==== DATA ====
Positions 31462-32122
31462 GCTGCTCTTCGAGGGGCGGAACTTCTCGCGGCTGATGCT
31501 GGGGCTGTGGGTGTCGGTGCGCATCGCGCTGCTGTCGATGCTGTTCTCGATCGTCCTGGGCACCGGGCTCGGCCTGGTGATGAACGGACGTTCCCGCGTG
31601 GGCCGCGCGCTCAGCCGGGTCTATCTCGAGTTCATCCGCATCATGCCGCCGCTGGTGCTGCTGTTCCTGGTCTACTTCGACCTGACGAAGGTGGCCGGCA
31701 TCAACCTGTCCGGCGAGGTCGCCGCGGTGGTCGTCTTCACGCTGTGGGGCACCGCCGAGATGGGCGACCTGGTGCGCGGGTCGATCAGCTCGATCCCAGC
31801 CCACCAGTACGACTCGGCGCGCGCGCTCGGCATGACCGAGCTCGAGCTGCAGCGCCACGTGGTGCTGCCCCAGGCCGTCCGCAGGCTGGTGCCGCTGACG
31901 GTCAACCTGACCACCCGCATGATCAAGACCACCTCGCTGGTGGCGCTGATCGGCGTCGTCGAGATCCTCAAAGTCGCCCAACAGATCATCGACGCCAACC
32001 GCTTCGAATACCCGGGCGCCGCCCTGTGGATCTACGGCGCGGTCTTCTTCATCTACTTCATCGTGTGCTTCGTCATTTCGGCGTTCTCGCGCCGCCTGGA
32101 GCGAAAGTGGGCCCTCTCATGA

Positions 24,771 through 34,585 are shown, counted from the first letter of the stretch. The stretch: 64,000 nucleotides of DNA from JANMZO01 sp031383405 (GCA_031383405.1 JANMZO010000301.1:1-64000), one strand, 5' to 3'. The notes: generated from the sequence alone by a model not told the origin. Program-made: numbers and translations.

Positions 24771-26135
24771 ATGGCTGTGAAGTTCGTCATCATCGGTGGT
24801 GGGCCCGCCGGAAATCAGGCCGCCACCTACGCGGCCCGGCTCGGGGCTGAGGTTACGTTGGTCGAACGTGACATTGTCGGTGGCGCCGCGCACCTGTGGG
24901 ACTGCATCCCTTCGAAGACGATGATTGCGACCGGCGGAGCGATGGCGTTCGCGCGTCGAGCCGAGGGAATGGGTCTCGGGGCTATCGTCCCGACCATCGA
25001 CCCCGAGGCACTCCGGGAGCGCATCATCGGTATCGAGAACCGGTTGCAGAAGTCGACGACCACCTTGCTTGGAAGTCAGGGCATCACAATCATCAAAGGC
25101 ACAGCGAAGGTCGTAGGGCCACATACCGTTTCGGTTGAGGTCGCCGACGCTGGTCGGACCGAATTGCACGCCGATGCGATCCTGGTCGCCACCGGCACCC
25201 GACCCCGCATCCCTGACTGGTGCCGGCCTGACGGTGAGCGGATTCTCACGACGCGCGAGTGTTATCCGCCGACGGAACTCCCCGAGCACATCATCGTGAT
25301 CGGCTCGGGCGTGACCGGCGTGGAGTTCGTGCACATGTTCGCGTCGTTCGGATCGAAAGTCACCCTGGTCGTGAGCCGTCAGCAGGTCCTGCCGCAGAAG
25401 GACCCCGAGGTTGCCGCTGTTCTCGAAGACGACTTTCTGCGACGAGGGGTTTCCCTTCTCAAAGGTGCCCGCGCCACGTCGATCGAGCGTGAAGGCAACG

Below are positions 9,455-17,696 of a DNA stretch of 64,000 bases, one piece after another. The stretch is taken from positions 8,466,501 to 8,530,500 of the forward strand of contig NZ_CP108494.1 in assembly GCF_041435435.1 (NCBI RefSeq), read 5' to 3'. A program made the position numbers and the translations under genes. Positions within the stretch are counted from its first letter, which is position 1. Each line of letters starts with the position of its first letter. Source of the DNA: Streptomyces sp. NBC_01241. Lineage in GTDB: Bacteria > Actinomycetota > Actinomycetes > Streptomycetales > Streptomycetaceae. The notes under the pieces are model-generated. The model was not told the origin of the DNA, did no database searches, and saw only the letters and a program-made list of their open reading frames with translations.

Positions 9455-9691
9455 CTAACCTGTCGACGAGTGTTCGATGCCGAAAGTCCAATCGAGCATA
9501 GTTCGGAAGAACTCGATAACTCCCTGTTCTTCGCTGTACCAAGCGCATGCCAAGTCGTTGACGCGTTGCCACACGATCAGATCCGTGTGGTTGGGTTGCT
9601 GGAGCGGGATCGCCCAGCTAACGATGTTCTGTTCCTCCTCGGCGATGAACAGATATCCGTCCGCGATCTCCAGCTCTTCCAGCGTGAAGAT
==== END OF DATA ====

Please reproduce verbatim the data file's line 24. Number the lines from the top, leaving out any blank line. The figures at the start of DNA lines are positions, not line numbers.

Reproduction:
9601 GGAGCGGGATCGCCCAGCTAACGATGTTCTGTTCCTCCTCGGCGATGAACAGATATCCGTCCGCGATCTCCAGCTCTTCCAGCGTGAAGAT